Friday, January 25, 2013

It's a Mystery, how to find mysteries with an inspriational message

When young mystery lovers plow through Ladd Family Adventure Series and the Boxcar Children, it becomes harder to find appealing books in the genre without a dark mix of violence, sex and the occult.


Some Christian authors, however, are striving to fill that void through mysteries that delicately weave biblical principles into the plot. Among them is Virginia Ann Work, author of the Jodi Fisher Mysteries, and Robert Elmer, author of The Adventures Down Under series.

Work’s book, The Mystery of the Missing Message, is the tale of Jodi Fischer and her friend Lexie Marshal, who find a missing wallet and baby’s sock while riding their horses. They also discover a mysterious cabin they would have thought was deserted -- if not for the sound of a footstep inside.

Jodi’s mom and dad are missionaries to the Indians in Canada, which lends itself easily to sharing biblical principles.


Work also has written The Secret in the Silver Box, another story about the adventures of Jodi and her friend Lexie, this one involving an old prospector and his silver box in Central British Columbia.

Elmer kicks off his series about Australia with Escape to Murray River, a gripping tale targeting middle-grade readers. It’s appeal is wider. I’m the parent of a teen and I could hardly put it down! Although the main character, Patrick, is 12, readers easily can identify with his mom or older sister Becky, 14.

In this book, Patrick’s father is framed for a crime he did not commit and sentenced to 10 years in an Australian prison. Unbeknownst to him, his family follows, only to learn he has escaped to elude the man responsible for his imprisonment. The book is captivating to the very last page. I didn’t want it to end yet!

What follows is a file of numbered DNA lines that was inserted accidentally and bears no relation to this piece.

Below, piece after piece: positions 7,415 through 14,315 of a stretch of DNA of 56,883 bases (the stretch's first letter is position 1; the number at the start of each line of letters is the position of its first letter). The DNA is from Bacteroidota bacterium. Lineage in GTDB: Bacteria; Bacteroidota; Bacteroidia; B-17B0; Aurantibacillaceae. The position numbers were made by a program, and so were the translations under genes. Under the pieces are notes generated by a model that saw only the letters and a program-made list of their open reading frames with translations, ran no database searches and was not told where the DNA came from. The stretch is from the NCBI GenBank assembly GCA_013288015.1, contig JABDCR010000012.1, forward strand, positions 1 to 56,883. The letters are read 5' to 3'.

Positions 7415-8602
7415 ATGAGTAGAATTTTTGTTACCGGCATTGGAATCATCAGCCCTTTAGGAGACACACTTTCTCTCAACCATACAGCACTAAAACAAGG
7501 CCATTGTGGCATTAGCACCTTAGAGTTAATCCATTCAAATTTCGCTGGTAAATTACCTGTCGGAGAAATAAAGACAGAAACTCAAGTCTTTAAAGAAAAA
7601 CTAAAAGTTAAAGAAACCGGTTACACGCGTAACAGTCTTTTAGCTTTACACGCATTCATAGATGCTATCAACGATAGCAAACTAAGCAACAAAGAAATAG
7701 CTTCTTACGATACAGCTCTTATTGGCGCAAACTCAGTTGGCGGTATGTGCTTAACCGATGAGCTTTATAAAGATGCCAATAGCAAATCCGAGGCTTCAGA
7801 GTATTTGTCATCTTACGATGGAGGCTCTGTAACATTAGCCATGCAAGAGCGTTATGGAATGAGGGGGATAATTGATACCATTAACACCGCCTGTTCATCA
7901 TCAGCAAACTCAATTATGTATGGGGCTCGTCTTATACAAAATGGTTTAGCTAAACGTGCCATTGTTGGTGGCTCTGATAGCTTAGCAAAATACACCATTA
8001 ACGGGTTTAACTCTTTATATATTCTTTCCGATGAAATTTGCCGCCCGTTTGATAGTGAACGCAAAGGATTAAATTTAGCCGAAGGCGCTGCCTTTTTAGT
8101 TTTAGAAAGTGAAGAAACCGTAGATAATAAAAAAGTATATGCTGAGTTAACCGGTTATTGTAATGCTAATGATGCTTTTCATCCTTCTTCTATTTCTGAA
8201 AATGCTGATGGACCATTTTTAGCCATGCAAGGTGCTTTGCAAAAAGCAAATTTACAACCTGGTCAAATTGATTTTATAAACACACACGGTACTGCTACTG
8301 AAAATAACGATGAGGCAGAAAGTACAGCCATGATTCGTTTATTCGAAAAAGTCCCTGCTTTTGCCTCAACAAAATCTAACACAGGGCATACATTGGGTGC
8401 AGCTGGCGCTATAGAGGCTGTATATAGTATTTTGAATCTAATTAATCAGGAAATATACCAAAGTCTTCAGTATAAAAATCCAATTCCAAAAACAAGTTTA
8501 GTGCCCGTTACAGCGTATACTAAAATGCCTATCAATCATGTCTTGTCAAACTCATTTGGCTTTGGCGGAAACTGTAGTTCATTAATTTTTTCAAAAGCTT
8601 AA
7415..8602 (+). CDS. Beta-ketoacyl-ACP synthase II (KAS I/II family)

Two more series Christian teens may find interesting are the Jenny McGrady Mystery series by Patricia Rushford and the Casey and the Classifieds series by Tracy Groot.

The Jenny McGrady series starts with Too Many Secrets, a tale about the disappearance of Jenny’s grandmother along with a million dollars worth of stolen diamonds.

Casey and the Classifieds for 10 to 14 year olds includes The Mystery of the Stolen Statue and The Mystery of the Forgotten Fortune.


The Swipe Series, by Evan Angler, is a dystopian series that looks at Christian beliefs about getting "the mark".  Set in a future North America, every person is required the mark at 13 and you must swipe the mark for everything, from getting food to transportation.  But what happens if you refuse to get the mark?


As the mother of a 14-year-old boy, I’ve begun writing a series aimed at preteens and teens called Bible Camp Mysteries. The series, in digital format, is about a community church and its youths’ adventures in the Florida backwoods.

The first book in the series, Lost in the Woods: A Bible Camp Mystery is about 13-year-old Zack, who disappears in the middle of the night during the group’s back-to-nature retreat.

In the story, the group of inexperienced campers experience no-see-ums at dusk, an illness that strikes more than half of the campers and an impending hurricane that takes an unexpected turn in their direction.

Readers learn along with Zack how important it is to be obedient and do what God says. More importantly, they learn through Zack’s example the biblical path of salvation.




About the writer: A former newspaper reporter who came to know the Lord as an adult, Cheryl Rogers publishes the New Christian Books Online Magazine, which includes new book announcements and excerpts. She writes both fiction and nonfiction for varying age groups. For the teen market, she has written Lost in the Woods: A Bible Camp Mystery, Just Like Jonah Wail Tales, a short story collection featuring modern Jonahs, and Fast Track to Victory, A Christian Guidebook, a book with 40 devotions teaching how to truly love and forgive others, why it’s important to set aside pride, how to deal with tragedy and death and more.

Contact her at:
LinkedIn: http://www.linkedin.com/profile/view?id=51864408&trk=tab_pro 

2 comments:

  1. Thank you for posting this. In library school, we are so often trained to take a stand against censorship, particularly when it's religiously driven, that we forget one thing: our observantly religious patrons are patrons too. I like the idea of having materials for them that they can enjoy.

    ReplyDelete
  2. Anonymous2/01/2013

    Thanks for the post. stay blessed

    ReplyDelete